A recent report from the Grattan Institute has revealed what many of us have been feeling for a while now, younger generations are not making the same economic gains as their predecessors. Economic growth has slowed down over the past decade, we have an aging population and youth unemployment continues to increase.

For much of the past century, strong economic growth has produced growing wealth and incomes. Older Australians today have substantially greater wealth, income and expenditure compared with Australians of the same age decades earlier.

What the research shows is the wealth of households headed by someone under 35 has barely increased since the early 2000’s. Contrary to popular belief, this is not the result of too many lattes and smash avocado on toast.

Rather, unlike those over 35 who are on average spending more on essentials such as housing, the youth are cutting back on non-essentials: including alcohol, clothing, furniture and recreation.

Wage stagnation since the global financial crisis and climbing underemployment have hit young people particularly hard. Older people tend to be better cushioned because they have already established their careers and are more likely to have other sources of income.

If low wage growth and fewer working hours become the “new normal”, we are likely to see a generation emerge into adulthood with lower incomes than the one before it. This is a trend that has already happened in the United States and United Kingdom.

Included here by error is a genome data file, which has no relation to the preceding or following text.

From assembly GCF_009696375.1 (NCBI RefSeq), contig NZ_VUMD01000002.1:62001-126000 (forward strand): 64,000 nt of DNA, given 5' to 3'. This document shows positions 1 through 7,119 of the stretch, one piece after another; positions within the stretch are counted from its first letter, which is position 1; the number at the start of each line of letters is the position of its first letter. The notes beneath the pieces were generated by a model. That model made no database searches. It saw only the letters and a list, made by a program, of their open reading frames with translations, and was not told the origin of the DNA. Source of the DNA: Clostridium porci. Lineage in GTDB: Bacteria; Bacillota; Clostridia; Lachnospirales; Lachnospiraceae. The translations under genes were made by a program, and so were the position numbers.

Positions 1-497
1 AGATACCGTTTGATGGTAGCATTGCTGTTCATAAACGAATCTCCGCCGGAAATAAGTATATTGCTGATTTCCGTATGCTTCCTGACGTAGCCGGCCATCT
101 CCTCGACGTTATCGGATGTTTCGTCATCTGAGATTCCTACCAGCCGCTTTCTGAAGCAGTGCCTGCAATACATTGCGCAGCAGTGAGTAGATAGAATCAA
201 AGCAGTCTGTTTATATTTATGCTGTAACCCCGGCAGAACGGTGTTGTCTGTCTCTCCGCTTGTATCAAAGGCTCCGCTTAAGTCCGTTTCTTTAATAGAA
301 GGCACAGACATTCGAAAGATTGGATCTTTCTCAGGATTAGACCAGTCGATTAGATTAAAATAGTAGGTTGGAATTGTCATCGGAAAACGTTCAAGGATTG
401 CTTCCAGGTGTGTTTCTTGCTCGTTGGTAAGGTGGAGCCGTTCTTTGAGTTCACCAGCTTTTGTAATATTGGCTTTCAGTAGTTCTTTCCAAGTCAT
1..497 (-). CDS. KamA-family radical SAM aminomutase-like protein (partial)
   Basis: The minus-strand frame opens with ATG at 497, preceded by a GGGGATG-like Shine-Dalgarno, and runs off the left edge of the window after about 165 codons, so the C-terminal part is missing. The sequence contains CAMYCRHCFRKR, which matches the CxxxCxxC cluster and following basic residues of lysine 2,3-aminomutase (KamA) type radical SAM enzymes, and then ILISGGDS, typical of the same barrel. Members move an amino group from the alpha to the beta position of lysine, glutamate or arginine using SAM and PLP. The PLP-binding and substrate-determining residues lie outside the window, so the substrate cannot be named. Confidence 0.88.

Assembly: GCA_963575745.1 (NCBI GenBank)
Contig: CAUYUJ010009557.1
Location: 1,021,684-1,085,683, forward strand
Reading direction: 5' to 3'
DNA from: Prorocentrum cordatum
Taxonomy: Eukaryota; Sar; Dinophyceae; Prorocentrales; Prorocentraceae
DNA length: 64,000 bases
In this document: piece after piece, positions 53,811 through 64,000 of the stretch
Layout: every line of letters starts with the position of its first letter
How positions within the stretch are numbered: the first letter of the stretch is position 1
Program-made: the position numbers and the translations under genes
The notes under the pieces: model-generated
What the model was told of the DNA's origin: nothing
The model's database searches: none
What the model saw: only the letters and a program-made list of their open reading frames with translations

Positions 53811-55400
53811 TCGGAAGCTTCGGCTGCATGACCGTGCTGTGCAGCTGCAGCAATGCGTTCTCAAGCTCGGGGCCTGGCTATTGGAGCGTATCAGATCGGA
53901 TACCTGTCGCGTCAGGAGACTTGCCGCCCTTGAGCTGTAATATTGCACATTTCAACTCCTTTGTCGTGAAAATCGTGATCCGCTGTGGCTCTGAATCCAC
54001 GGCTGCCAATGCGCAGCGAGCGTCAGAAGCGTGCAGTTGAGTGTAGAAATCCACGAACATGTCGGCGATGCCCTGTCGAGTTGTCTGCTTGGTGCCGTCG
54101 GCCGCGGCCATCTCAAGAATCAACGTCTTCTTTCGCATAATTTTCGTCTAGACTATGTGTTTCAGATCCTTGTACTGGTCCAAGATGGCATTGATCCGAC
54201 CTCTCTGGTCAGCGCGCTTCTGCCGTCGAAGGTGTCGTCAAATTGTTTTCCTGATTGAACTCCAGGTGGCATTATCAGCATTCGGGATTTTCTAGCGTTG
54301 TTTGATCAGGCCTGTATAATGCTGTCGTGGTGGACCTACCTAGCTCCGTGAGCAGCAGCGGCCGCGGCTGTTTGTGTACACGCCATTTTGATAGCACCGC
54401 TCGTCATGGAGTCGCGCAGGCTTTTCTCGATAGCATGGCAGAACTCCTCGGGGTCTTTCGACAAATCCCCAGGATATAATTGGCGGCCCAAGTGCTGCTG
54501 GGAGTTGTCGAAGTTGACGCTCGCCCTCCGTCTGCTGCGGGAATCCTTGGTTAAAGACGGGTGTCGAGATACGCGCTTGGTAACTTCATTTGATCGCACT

A series of tax policy decisions over the past three decades has resulted in older Australians having to pay a lot less income tax than was once asked of them.

This has resulted in older households paying much less tax than younger households on the same income. As a result, current working Australians are increasingly underwriting the living standards of retirees.
Every generation faces its own unique challenges, and having this generation fall behind the others is not a legacy Australians will be proud of.

That is why at OakView Financial we have dedicated ourselves to helping those who need it the most. The one benefit the youth has on their side is time, unfortunately younger Australian’s are less likely to speak to a Financial Adviser.

Early engagement and creating a plan for not only retirement but how to navigate an ever-changing financial marketplace is more critical than ever.

Generation gap: ensuring a fair go for younger Australians